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Sophie Apollonia
courtesy of Instagram/@sophie_apollonia

Sophie Apollonia on navigating the world of ballet as a woman of colour

TextDazed Digital

The dancer tells her story

Sophia Apollonia is a dancer, model, movement director and actress. After training at the Royal Ballet School, Sophia has danced in productions like Swan Lake and Manon as part of The Royal Ballet. She has also performed at events including the BRIT Awards and The Royal Variety Performance. As a model, Sophia has worked with publications including Vogue and iD magazine and commercial clients like Vivianne Westwood, Charlotte Tilbury, Gareth Pue, Gucci, and Roberto Cavalli.

My insecurities with beauty all began at the tender age of 11 when I joined the Royal Ballet School. Being the only ethnic minority in my year group highlighted my awareness of being “different” to my white peers. My large afro hair was often remarked on. “Your hair is so big,” people would say, “Wow look at that texture.” I knew they weren’t being malicious, they were just curious, but it made me feel insecure and uncertain about my own beauty. My difference was compounded whenever I was in uniform. During that time there were no options for tights or ballet shoes that matched my skin colour, so once again, I was made to feel “other” than the norm.

Between magazines, music, film and television, I grew up being bombarded with Caucasian beauty standards. Surrounded by images of beautiful women like Michelle Pfeiffer, with their slender noses, slick blonde hair, lovely pale skin and striking coloured eyes, I never saw anyone who looked like me. I remember the immense pressure I felt growing up – that feeling of wanting to belong with the other dancers in my class. I began relaxing and straightening my hair, desperate to make it smooth and glossy like those beauties I was exposed to. But it never seemed to make a difference. As a teenager, none of the boys fancied me. I was always being pigeonholed as “the sassy mate” or “the joker” while my white female peers were seen as “the pretty ones” who had all the boys chasing after them. I resented looking different and yearned to be considered beautiful.

Growing up, my father would always play ska and reggae music in our household. I loved it because it got me in touch with my Jamaican roots. At the time it felt exotic and served as an amazing escape from my reality. The beats had so much vibrancy and I felt my dance training enabled me to discipline myself into strong shapes to extenuate certain classic dancehall moves. I remember so clearly as a teenager performing Snoop Dogg’s “Drop It Like Its Hot” underneath classical music for a performance in front of my class. I desperately wanted to bring some cultural variety into classical ballet because I knew the style of dance had room for growth and the possibility for a new wave of movement. I remember the roar of applause in the dance studio from my peers and teachers for showcasing this newness and from that moment, I realised I had an advantage – not only do I stand out, I am different and being different is cool and it’s extremely beautiful. I wanted to continue to shock audiences being the mixed-race girl with the big afro hair who could ballet dance. It was something they had never seen or have expected.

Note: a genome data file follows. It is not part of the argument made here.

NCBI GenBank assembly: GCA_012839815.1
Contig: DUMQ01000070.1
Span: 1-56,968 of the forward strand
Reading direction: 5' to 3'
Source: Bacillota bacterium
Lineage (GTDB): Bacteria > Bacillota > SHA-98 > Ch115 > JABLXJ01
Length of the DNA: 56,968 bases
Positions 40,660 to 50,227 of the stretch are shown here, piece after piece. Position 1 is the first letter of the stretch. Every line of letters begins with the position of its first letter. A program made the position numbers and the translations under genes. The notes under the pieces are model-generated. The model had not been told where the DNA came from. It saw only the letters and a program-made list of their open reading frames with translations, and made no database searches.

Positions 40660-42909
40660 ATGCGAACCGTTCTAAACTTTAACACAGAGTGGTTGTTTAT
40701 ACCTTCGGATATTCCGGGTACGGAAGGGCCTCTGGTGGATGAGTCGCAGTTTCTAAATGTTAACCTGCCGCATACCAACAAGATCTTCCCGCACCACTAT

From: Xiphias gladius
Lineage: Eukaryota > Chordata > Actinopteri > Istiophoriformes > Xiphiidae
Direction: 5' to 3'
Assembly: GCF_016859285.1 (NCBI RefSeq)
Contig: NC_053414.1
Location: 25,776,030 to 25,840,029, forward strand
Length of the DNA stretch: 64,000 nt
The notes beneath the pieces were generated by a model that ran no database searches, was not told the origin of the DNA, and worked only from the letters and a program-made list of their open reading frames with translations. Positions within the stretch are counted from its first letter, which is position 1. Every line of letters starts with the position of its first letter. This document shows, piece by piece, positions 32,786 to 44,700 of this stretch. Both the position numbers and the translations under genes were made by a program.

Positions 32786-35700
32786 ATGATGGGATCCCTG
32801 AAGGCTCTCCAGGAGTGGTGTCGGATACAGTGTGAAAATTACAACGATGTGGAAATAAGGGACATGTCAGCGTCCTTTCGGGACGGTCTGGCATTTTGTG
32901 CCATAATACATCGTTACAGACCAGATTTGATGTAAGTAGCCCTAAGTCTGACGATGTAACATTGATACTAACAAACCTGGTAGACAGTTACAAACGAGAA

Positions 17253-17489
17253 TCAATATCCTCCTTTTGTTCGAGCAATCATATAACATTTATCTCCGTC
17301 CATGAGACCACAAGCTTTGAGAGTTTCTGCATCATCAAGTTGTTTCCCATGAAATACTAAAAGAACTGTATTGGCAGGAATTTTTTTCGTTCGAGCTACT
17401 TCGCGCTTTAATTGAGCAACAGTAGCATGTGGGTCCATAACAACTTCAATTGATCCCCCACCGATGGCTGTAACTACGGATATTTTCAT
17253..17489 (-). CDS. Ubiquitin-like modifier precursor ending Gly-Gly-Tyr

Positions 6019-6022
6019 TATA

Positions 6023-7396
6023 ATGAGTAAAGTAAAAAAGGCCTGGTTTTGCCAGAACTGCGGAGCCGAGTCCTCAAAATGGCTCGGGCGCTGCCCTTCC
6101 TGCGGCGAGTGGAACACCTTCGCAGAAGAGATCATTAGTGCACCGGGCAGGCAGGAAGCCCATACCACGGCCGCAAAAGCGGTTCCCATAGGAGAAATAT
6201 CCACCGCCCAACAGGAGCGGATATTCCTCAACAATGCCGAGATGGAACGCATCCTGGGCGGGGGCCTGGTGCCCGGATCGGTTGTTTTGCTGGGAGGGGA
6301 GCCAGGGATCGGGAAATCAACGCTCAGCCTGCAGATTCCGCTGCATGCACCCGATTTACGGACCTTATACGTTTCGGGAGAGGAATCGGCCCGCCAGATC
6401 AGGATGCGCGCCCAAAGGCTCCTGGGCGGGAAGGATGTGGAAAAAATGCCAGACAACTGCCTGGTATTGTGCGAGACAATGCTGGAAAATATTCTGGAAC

I now embrace and champion my mixed heritage by showcasing my beauty to others through modelling which I fell into purely because of dancing. I’d have casting directors approach me for campaigns because of my ambiguous look and my ability to bring a photo to life through my ballet skills. This led me to become a movement director where I teach other models how to pose and construct their body to look more dramatic and tell more of a story.

Throughout my portfolio of work as a ballet dancer and movement director, I aim to encapsulate the aesthetic of a typical fashion campaign whilst showcasing the sheer discipline and beauty of ballet as well as distinctively combining my British-Jamaican heritage. Using elements of traditional dancehall with the classical movement of ballet, the two juxtapositions of cultures are a natural marriage of new movement and one I believe we should see more of. I hope my work will inspire others to broaden the way they think about diversity within dance and advertising, and also the way in which it is captured. 

Today, I no longer relax or straighten my hair; I absolutely love my natural hair and feel comfortable in my own skin. I am proud to be different. I’m extremely honoured to represent women of colour in the dance world and want to encourage others to explore this amazing industry and be proud of their heritage.

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